Carlo Ancelotti returns to Real Madrid tonight as Bayern Munich manager, 696 days after he last sat in the dugout at the Estadio Santiago Bernabéu.
On that day, May, 24, 2015, the Italian’s Madrid side beat Getafe 7-3, with Cristiano Ronaldo getting a hat-trick, and Javier Hernández, James Rodríguez, Jesé Rodríguez and Marcelo also finding the net.
Martin Ødegaard also became Los Blancos‘ youngest LaLiga player when replaced the Ballon d’Or winner.
Jese is now at Las Palmas, while Ødegaard has been a disappointment and is currently plying his trade on loan at Heerenveen.
After the match, Ronaldo put a photo on Twitter with the Italian coach, saying he hoped that he would stay at the Bernabéu for the next season.
It was perhaps a surprise to the Portuguese superstar, but the board did not listen to him, with Florentino Pérez sacking Ancelotti and replacing him with Rafa Benítez.
Great coach and amazing person. Hope we work together next season. pic.twitter.com/HqHHGjGGUH
— Cristiano Ronaldo (@Cristiano) May 23, 2015
That turned out to be a disaster and in January 2016, the former Liverpool boss also lost his job.
He was replaced by club legend Zinédine Zidane, then manager of B team Castilla, who has led Real Madrid to their 11th Champions League glory.
Whereas Ancelotti left the club in second place, with 92 points to Barça’s 94, he’ll return to a club that currently sits top of LaLiga and looks set to win their first title since José Mourinho’s time in the Spanish capital.
We take a look at what has changed since the Italian’s departure.
Cristiano Ronaldo’s changing role
The Ronaldo that Ancelotti will face tonight is simply not the same Ronaldo that he left nearly two years ago.
His hat-trick against Getafe meant he finished with this best ever goals tally of 61 in all competitions – 48 in the league.
The Portuguese legend is having to change the way he plays as he is now 32, and has lost a bit of the explosive pace that was so crucial to his game.
That has meant that he has tended to leave the wide role we are accustomed to seeing him in order to play more centrally.
This doesn’t mean he is any less effective in the No.9 role than on the wings, and Ancelotti himself can tell you that from the first leg of the Champions League quarter finals.
Ronaldo had eight shots on goal and scored twice.
But he is still not quite the player he was.
So far this season, he has 28 goals in all competitions in 37 games, which barring a goalscoring miracle before the end of the season would be the first time since 2010/11 that Ronaldo had a record of less than a goal a game.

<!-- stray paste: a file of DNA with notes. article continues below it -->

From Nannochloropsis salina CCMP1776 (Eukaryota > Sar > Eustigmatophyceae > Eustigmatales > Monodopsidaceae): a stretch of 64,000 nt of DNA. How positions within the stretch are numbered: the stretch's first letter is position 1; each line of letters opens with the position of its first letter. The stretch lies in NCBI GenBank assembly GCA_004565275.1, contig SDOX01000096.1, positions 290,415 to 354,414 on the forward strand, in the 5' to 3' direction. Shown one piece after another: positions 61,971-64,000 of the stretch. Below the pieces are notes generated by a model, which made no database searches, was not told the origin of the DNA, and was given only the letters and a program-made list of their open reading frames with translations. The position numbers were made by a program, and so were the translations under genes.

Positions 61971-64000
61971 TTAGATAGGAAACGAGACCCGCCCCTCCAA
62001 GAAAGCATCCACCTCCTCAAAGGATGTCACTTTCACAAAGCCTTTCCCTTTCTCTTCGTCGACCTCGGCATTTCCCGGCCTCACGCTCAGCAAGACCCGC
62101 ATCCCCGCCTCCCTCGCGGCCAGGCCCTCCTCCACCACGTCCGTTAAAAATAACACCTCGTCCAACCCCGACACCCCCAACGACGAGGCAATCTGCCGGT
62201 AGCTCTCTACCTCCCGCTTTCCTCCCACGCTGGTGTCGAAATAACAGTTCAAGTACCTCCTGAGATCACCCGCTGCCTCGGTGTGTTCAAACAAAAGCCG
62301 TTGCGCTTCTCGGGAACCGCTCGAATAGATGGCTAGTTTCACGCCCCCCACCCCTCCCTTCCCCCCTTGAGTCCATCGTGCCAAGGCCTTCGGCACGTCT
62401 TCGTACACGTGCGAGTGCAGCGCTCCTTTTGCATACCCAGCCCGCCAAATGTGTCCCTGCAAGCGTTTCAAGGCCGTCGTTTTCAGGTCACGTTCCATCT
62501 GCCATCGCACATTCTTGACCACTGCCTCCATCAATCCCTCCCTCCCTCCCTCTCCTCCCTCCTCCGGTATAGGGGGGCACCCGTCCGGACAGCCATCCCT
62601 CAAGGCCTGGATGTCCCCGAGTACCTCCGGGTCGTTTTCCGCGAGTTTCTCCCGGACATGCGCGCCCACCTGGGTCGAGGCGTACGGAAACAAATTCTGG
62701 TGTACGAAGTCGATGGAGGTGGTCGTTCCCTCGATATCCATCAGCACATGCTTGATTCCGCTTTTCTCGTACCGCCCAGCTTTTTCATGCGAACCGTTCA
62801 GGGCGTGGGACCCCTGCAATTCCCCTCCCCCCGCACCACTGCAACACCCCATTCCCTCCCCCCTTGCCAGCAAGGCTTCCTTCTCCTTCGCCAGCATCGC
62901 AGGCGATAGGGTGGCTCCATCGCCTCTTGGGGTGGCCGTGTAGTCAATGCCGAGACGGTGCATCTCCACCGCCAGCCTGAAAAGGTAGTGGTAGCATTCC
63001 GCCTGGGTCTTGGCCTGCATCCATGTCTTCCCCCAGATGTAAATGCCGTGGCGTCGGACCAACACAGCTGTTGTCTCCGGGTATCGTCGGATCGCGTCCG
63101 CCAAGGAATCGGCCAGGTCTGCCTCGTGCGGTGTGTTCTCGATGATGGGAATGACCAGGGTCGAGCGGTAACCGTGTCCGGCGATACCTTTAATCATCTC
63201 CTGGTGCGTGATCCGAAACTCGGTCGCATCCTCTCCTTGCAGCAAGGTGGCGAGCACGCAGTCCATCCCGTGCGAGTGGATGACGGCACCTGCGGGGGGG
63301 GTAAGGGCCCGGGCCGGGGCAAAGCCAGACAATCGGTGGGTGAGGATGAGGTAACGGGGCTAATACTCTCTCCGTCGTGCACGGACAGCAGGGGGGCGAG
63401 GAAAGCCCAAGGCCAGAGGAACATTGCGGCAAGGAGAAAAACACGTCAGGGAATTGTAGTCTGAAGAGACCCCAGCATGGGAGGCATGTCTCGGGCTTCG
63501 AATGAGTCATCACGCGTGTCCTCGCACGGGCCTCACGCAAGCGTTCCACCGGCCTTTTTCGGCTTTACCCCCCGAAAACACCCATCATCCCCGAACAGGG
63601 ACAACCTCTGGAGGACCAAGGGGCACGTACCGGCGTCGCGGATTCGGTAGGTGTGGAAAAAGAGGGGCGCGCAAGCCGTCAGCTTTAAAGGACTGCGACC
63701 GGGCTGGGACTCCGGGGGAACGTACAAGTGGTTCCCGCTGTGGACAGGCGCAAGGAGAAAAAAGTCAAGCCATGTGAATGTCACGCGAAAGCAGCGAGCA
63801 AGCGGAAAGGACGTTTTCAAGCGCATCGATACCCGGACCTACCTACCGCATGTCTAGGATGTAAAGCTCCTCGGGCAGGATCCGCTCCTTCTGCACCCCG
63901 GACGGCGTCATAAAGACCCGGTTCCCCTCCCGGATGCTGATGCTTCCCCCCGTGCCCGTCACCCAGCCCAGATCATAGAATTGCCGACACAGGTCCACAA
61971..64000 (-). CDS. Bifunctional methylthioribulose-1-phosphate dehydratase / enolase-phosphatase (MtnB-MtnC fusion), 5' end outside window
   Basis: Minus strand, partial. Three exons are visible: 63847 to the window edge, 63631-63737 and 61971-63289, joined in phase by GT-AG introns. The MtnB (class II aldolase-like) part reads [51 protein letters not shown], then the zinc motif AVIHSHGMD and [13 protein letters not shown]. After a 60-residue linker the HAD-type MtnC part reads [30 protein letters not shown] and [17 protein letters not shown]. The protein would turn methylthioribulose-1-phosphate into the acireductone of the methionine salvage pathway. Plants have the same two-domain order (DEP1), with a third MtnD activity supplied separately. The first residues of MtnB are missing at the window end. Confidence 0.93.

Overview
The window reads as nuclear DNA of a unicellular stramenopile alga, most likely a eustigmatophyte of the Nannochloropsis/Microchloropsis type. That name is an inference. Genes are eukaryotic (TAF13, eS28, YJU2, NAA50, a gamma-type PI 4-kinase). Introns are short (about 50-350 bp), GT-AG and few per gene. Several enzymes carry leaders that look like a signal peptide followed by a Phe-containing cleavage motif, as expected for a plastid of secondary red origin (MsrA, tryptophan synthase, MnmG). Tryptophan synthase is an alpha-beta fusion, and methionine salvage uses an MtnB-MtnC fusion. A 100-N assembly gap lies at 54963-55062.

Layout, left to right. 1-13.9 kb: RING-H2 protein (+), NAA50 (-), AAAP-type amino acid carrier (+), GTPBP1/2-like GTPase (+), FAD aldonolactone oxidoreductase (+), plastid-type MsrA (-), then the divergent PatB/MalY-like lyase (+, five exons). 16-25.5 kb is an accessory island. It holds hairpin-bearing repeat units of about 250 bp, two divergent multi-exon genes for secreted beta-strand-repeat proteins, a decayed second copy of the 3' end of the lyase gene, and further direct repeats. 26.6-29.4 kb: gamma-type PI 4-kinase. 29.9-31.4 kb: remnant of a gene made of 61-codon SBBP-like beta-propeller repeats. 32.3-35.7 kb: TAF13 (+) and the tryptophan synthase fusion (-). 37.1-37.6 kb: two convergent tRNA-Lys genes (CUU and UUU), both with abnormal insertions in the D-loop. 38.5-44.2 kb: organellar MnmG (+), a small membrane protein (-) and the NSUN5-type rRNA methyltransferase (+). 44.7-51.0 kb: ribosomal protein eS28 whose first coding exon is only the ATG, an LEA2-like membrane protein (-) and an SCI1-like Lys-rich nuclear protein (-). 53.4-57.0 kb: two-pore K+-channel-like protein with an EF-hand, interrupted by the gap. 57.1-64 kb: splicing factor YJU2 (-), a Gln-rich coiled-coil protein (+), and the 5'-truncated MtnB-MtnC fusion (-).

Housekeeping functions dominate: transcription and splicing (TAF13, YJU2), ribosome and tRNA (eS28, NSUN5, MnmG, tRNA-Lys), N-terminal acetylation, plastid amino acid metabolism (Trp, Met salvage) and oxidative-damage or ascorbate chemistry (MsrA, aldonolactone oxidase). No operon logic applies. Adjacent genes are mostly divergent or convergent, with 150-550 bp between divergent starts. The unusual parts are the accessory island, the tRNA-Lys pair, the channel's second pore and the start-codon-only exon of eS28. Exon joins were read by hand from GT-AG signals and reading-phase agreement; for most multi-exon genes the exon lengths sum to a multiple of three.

Perhaps unsurprisingly, given his age, he has also started to play in fewer games than before, which is unlike the Ronaldo of old.
He has played 75 per cent of the time possible on the pitch so far this season, the lowest percentage since his injury-hit first season in Madrid.
And the French coach has convinced him this is the way forward, with Ronaldo saying: “It’s between me and Zidane”.
James Rodríguez’s reduced game time
When Ancelotti left Spain, James was a key part of his Madrid side.
He brought the Colombian to the Bernabéu, and according to AS, played him for 84 per cent of the possible time on the pitch.
And if he leaves Real Madrid it will be no surprise.
Whereas under Ancelotti he was involved directly in 35 goals (17 goals and 18 assists) in all competitions, under Zidane this season he has just six goals and 12 assists, which is a total of 18 goals he has been directly involved in.
The 25-year-old has played just 32 per cent of the possible minutes on the pitch – 1,485 minutes compared to the 4,560 he could have done.
For a player who cost so much money, his career has really stagnated and probably for his own sake, he should leave the Spanish capital.
It would be no surprise to see him reunited with Ancelotti, who definitely rates him more than Zidane does.
When Ancelotti arrived in Madrid, it was in the middle of a goalkeeping storm.
He inherited a nightmare situation from Mourinho involving Iker Casillas, who famously didn’t get on with the Portuguese coach.
Mourinho favoured Diego López and to begin with so did Ancelotti.
In his first season in charge, he played López in the league, and Casillas in the Copa del Rey and the Champions League.
The two competitions that Madrid won were the two that Casillas played in, and perhaps because of this, after López’s departure and Keylor Navas’ arrival after the Italian’s first season, the club legend was restored to the No.1 spot, with the Costa Rican only playing in the cup.
Casillas wasn’t impressed.
“It is a demanding club and the president and the board have made the best decision,” he said after Ancelotti’s sacking.
“Last year I was angry because he did not play me much.”
Now, it’s a much calmer situation, probably because of Casillas’ departure.
Navas is the undisputed No.1, despite Kiko Casilla’s not-too-bad performances when he has substitued him.
There is no longer the tension that Ancelotti had to deal with over who will start in goal.
And how Ancelotti would have loved to have that much more simpler solution when he was in Spain.